On the mm-wave frontier, the ALMA Project is arguably the first international success story. Given this success, future mm-wave endeavors can leverage this initial industry experience. In addition to the underlying mm-wave technology, the lack of standards was a primary cause of confusion and delay in the deployment. These standards span the full gamut of the application from band designators to waveguide interfaces. Equally painful was the absence of traceable standards for independently verifying critical system performance criteria. It was easy to grant a sole-source justification due to lack of standards, but the trickle-down effect of products without standards initiated a painful era of incompatibility issues across the globe. In terms of electrical performance, waveguide irregularities were shown to cause undesirable degradations; subsequently, the needs for anti-cocking and further flange alignment features were documented. These are the primary mm-wave lessons from the ALMA Project that require addressing before further exploration and commercialization can happen.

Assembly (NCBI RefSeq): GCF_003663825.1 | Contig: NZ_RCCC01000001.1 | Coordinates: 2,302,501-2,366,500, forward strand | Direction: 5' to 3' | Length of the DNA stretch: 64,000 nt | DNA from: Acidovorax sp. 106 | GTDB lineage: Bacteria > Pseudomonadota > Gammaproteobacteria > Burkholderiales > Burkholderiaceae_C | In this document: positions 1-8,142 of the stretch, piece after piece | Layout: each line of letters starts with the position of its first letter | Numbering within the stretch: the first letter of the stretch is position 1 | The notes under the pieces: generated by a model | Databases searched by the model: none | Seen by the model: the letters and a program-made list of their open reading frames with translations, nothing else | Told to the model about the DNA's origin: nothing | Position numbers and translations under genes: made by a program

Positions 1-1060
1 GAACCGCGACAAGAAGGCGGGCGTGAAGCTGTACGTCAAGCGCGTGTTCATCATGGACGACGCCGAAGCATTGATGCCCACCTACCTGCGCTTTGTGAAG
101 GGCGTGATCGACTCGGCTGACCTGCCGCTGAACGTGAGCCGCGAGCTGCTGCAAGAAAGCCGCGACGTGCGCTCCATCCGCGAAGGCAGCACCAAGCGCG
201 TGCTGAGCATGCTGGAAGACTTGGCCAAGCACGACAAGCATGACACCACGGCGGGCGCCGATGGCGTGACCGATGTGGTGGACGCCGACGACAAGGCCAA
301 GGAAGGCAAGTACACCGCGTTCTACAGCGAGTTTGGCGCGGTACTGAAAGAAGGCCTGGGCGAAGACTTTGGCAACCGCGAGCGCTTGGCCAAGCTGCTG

Background on Coaxial/Waveguide Interfaces
In the overlap spectrum from 50 to 110 GHz, engineers today can choose between coaxial or waveguide interfaces; however, above 110 GHz is almost exclusively the domain of waveguide (primarily related to the short wavelengths). Engineers are most familiar with the popular coaxial interface for device characterization tasks where broadband sweeps are necessary, including DC for biasing active devices. The well-known cut-off frequency of the coaxial lines (for TE waveguide mode) is calculated from the difference between the inner and outer diameter dimensions. It is important to choose dimensions that will not support waveguide modes in the coax line since coaxial transmission depends on the TEM mode.